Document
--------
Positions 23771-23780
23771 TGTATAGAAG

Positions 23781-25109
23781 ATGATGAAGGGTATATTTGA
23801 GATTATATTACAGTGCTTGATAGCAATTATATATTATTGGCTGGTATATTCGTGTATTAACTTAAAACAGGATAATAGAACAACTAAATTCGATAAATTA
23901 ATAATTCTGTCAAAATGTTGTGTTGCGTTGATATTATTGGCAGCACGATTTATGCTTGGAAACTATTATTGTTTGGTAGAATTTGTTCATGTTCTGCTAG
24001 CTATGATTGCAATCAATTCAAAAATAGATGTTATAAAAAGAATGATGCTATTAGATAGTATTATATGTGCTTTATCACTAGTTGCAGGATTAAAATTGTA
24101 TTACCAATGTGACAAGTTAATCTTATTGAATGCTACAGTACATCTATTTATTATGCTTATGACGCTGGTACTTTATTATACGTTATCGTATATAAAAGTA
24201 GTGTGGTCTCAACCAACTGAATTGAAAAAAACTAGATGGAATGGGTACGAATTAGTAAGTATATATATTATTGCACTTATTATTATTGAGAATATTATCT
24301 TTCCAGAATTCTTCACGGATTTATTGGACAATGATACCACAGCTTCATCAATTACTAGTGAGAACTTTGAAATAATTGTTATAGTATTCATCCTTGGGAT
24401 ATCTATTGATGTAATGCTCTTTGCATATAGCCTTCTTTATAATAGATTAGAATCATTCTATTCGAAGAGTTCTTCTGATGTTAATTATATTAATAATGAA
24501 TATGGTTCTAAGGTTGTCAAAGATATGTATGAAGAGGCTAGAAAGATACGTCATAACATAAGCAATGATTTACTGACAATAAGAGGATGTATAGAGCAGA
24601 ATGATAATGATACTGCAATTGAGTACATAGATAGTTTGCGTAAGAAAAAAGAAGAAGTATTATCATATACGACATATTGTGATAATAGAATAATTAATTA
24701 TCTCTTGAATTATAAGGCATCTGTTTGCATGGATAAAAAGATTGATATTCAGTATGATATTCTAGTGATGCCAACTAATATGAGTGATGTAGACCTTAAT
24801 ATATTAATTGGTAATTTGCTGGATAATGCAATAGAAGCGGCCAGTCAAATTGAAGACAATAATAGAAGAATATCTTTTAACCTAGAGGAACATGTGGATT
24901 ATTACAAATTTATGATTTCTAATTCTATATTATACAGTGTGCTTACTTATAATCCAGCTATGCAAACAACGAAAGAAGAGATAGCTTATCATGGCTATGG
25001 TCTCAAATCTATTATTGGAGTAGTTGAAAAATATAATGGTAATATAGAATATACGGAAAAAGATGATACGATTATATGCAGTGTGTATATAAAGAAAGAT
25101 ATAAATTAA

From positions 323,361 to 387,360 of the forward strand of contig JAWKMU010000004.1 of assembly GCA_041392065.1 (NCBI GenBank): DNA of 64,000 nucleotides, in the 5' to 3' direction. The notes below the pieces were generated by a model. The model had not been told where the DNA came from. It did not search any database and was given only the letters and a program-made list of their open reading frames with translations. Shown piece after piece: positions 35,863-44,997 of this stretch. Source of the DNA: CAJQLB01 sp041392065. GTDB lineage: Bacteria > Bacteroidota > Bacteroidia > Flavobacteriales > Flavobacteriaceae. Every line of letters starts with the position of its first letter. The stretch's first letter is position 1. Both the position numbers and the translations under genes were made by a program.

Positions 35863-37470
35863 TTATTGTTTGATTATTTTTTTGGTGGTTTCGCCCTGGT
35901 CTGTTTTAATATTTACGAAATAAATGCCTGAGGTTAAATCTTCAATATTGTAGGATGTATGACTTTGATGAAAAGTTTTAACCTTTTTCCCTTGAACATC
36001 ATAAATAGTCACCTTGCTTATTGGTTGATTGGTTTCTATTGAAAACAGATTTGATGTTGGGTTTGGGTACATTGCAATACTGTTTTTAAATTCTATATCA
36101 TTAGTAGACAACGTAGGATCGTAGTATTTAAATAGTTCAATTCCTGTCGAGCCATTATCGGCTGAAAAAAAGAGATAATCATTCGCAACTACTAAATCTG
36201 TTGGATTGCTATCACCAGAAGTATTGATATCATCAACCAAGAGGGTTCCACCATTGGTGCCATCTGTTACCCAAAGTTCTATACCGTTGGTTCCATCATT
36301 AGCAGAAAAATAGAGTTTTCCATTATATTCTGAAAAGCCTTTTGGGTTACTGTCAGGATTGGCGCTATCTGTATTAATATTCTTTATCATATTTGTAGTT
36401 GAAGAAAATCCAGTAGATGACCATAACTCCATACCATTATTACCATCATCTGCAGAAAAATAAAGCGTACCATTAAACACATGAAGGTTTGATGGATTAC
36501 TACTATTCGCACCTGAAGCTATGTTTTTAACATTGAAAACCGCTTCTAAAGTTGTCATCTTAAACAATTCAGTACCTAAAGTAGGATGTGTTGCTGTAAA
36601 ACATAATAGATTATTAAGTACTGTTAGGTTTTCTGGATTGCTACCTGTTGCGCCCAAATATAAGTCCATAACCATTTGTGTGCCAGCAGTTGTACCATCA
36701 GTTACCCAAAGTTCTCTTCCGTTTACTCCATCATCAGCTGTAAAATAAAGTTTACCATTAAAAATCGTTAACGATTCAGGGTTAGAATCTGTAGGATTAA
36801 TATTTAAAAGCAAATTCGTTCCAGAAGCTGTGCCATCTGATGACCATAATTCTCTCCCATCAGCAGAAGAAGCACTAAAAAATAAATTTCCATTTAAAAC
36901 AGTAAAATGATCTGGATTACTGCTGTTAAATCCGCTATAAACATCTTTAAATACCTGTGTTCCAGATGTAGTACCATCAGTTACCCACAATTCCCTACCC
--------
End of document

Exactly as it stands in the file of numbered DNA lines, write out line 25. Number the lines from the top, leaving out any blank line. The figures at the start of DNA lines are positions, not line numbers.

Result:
36201 TTGGATTGCTATCACCAGAAGTATTGATATCATCAACCAAGAGGGTTCCACCATTGGTGCCATCTGTTACCCAAAGTTCTATACCGTTGGTTCCATCATT